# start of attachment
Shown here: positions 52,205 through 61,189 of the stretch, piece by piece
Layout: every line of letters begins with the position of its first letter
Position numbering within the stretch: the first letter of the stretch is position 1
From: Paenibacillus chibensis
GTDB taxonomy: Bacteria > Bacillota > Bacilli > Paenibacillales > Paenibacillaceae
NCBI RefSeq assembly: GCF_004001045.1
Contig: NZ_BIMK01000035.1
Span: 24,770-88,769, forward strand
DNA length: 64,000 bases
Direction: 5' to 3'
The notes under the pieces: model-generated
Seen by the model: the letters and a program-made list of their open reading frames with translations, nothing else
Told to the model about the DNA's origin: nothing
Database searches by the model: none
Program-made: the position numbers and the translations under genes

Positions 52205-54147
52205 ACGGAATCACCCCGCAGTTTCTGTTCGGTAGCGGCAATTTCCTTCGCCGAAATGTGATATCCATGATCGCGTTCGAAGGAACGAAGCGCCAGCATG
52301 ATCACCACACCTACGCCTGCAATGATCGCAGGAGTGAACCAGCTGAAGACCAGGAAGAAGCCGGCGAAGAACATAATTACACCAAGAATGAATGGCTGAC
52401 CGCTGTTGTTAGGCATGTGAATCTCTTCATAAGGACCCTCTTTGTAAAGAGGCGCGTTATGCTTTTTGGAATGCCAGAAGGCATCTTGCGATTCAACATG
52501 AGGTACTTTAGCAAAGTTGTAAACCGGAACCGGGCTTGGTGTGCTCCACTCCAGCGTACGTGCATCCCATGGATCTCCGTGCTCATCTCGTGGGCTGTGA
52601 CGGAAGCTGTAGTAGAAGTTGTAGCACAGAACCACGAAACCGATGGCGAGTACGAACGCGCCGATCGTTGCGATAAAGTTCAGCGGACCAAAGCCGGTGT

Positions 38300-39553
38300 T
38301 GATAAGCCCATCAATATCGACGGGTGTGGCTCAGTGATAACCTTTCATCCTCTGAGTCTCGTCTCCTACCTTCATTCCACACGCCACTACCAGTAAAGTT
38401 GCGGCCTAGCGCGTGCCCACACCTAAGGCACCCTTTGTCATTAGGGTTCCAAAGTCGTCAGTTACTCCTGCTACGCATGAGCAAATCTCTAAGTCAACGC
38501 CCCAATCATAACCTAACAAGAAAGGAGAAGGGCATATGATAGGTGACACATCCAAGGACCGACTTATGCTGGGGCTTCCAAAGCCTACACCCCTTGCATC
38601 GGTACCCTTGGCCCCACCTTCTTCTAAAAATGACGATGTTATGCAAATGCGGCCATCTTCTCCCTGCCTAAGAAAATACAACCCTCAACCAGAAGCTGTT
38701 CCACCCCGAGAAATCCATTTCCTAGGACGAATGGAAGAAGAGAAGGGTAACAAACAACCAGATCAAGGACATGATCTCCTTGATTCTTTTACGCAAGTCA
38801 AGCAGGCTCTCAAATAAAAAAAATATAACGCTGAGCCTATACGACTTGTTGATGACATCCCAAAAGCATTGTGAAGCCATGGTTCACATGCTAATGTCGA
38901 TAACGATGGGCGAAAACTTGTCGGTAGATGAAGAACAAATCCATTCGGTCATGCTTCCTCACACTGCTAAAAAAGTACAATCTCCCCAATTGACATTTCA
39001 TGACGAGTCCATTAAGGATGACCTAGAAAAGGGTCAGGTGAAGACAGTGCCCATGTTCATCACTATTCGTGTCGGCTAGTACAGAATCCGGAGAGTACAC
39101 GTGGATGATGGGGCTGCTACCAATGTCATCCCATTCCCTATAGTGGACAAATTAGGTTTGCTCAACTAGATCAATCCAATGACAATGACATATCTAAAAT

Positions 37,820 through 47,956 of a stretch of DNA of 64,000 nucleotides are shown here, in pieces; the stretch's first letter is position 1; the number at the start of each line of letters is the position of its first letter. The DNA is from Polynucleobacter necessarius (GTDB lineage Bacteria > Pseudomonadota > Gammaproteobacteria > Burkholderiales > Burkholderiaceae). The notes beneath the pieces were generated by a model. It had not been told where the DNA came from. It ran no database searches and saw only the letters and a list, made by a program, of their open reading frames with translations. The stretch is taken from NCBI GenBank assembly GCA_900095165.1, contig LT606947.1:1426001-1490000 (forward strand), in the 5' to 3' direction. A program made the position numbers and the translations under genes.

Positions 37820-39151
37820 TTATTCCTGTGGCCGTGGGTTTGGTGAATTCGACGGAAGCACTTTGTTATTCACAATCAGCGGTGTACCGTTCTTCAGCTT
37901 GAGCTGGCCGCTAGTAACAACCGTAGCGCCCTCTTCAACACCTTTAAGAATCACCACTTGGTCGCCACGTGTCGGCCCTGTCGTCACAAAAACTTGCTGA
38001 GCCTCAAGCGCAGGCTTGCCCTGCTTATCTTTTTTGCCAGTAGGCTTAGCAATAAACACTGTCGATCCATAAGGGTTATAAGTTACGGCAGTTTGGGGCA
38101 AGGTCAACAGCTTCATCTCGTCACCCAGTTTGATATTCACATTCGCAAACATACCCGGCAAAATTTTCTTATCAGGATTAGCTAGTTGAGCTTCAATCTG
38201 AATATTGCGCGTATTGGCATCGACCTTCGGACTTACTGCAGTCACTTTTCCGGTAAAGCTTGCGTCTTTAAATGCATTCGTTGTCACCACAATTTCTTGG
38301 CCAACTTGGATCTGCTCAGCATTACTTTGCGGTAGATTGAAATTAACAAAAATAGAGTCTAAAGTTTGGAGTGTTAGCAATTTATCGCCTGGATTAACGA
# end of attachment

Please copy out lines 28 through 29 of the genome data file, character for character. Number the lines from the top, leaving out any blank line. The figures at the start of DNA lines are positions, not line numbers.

38701 CCACCCCGAGAAATCCATTTCCTAGGACGAATGGAAGAAGAGAAGGGTAACAAACAACCAGATCAAGGACATGATCTCCTTGATTCTTTTACGCAAGTCA
38801 AGCAGGCTCTCAAATAAAAAAAATATAACGCTGAGCCTATACGACTTGTTGATGACATCCCAAAAGCATTGTGAAGCCATGGTTCACATGCTAATGTCGA